Gingerbread

Chim Chim Cher-ee

“Winds in the east, theres a mist comin’ in
Like somethin’ is brewin’ and ’bout to begin.
Can’t put me finger on what lies in store,
But I feel what’s to happen all happened before.”
– Bert – Mary Poppins

It was 60 today. They are saying snow on Tuesday.

It was August just yesterday.  Thanksgiving is on Thursday.

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Here I am, tonight, writing in the now, while and temperatures drop and Christmas lights go up, and lists get written down to prepare for the holiday season. Movement.

I’ve moved out of our safe-zone and into the holidays and I’m thinking of Bert and his cautionary storytelling.

Awhile back, I shared how my grief safe-zone was from the day AFTER Father’s Day to the week before Thanksgiving. As Thanksgiving is a week late this year, I promptly walked out of the safe-zone and into the field of grief triggers last Thursday. Was it 8 am or 3 pm?I couldn’t tell you. But I noticed.

The wind’s blowin’ in.

Mom’s making turkey hats, I’m writing Christmas lists, and I ordered my holiday cards. I bought a wreath hook and gingerbread cookie mix (blasphemy … sorry Mom) and started the joy-filled planning tasks while honoring the Dad-size bubbles of mash sitting on the back burner for the last few months.

The grief, still warm, starts steaming and stewing and mingling with pine and plans and memories of tree trunks and his strong love of going around the table and sharing our thanks for the miracles God provides.

Later this week I’ll share my 52 Thankfuls for this year with you.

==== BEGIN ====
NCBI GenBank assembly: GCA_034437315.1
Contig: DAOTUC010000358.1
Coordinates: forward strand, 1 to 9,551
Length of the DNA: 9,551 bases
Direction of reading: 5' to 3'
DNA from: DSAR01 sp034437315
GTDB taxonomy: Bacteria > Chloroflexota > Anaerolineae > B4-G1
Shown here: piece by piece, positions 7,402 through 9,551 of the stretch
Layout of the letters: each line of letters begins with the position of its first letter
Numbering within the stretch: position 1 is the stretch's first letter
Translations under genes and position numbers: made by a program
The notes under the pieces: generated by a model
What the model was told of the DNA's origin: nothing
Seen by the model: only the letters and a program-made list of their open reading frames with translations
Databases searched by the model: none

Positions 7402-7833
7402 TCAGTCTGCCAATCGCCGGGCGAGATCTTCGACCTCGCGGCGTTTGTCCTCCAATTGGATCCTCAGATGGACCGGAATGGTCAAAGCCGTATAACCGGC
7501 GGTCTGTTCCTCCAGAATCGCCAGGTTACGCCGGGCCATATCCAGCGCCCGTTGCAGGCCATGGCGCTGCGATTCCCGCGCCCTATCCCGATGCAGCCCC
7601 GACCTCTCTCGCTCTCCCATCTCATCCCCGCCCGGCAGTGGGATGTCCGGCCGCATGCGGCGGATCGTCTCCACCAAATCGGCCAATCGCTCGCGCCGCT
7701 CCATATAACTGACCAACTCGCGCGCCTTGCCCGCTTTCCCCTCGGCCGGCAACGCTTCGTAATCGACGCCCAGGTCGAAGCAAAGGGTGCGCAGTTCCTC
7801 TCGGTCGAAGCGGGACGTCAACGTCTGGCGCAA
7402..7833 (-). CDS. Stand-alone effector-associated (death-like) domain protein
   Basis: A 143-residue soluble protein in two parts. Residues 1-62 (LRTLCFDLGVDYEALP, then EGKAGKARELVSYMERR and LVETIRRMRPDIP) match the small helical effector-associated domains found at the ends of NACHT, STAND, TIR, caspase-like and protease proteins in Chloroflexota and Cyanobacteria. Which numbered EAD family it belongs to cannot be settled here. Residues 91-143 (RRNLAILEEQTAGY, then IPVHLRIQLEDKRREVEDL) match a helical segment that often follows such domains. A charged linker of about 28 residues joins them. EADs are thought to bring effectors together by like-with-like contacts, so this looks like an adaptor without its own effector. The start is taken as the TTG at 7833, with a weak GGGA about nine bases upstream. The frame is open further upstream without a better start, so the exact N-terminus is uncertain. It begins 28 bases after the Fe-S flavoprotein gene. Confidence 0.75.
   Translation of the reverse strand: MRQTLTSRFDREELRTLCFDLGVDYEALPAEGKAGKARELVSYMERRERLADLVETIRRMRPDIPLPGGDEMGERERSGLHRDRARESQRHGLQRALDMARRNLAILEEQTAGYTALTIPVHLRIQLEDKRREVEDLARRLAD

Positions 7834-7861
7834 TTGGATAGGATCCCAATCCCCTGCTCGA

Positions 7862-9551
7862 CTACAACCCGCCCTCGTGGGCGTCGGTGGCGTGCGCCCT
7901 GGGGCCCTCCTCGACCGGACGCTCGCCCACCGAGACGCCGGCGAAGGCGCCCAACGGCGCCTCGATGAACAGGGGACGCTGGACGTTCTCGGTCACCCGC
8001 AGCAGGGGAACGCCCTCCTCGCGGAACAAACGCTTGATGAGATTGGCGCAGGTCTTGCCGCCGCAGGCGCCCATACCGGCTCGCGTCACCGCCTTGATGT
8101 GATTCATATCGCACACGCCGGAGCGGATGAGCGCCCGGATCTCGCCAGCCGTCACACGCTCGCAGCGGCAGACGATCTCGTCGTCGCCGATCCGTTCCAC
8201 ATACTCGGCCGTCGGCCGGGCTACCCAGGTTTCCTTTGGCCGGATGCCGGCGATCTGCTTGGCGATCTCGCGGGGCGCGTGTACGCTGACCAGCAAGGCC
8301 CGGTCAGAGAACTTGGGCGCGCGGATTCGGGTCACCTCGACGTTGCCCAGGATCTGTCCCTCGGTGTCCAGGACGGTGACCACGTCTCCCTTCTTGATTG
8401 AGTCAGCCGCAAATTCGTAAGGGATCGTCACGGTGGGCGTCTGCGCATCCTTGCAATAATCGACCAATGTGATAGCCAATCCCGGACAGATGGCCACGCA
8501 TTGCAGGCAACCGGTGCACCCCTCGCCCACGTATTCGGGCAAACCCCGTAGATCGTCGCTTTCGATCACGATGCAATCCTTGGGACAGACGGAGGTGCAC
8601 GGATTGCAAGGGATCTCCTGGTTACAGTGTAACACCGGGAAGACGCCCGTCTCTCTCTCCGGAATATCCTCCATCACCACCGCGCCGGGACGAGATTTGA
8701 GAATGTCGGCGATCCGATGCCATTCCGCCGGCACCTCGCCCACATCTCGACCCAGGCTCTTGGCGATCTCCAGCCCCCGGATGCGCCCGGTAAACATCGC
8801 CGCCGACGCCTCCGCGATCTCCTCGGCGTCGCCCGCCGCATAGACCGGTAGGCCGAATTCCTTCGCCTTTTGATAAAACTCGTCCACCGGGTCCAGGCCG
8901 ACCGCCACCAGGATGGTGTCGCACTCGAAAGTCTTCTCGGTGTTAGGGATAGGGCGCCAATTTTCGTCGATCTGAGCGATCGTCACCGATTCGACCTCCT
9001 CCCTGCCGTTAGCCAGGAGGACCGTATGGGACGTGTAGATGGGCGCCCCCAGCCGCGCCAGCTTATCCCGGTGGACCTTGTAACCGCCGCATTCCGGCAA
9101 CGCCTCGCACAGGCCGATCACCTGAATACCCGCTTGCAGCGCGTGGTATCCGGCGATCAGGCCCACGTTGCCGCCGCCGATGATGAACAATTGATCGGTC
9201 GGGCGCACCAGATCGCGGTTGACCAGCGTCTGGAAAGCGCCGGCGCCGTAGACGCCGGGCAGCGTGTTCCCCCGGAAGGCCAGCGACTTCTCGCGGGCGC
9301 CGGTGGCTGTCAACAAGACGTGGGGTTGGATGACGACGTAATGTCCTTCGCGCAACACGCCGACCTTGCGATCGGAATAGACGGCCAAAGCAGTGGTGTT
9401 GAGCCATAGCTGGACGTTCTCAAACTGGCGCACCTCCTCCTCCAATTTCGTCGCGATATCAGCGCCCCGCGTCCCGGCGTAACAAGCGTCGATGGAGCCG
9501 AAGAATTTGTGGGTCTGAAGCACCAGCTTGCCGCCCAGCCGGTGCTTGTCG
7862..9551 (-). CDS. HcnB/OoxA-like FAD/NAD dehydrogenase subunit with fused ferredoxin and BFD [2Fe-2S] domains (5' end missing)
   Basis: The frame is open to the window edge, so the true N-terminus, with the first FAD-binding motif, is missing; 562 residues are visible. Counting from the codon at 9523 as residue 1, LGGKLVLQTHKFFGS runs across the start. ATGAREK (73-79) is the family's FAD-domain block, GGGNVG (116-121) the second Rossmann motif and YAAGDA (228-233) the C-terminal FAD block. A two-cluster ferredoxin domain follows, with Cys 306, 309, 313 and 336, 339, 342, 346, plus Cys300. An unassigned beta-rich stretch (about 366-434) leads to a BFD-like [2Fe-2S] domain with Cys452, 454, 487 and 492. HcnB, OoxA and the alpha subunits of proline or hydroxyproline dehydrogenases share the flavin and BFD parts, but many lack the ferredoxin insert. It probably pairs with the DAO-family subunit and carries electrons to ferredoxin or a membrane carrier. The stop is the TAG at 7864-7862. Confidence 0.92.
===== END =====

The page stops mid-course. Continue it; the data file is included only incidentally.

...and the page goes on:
Tonight, I’m getting out my wind-breaker to brace for the back and forth blowing all of us humans feel while crafting Hallmark holidays in a broken world.

As my grief moves, I drove through the Target parking lot and stared at the pretty trees glowing yellow with magical space in between bare branches. I stole a taster from the cookie store. I ate brunch with my family and drank a latte with another who gets the scratchy feeling our frayed heart holes have when rubbing up against the Christmas sweaters of others. Beautiful, beautiful things.

Celebrate, yes, and witness the beautiful things around you. Tend your hearts with toasty socks and mugs of something warm, and twinkly lights on boughs of delicious smelling trees.

And bring a friend some tissues, or invite your co-worker to lunch, or take an extra long bath because, while wondrous, magical, and sparkly, this time of year tends to rub on our healing wounds like the scratchy wool socks waiting for your cold toes in the back of your drawer.

Year four. Worn. Familiar. Something that’s happened before. “Can’t put me finger on what lies in store.”

Tree Time

 

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Growing up, the Friday after Thanksgiving meant searching for a Christmas tree. These were outdoor adventures that required boots, and gloves, and a saw. The group was always composed of either my immediate family, or my cousins and my uncle, and we would chant in our matching Gap turtleneck sweaters (weren’t my mom and aunt cute) that it was time to chop down a tree. Bickering for a spot in the trunk – no seat belts! – my relatives and I would anxiously await the bumpy dirt road, the snow, the chopping and the treats that would follow once the perfect tannenbaum had been selected.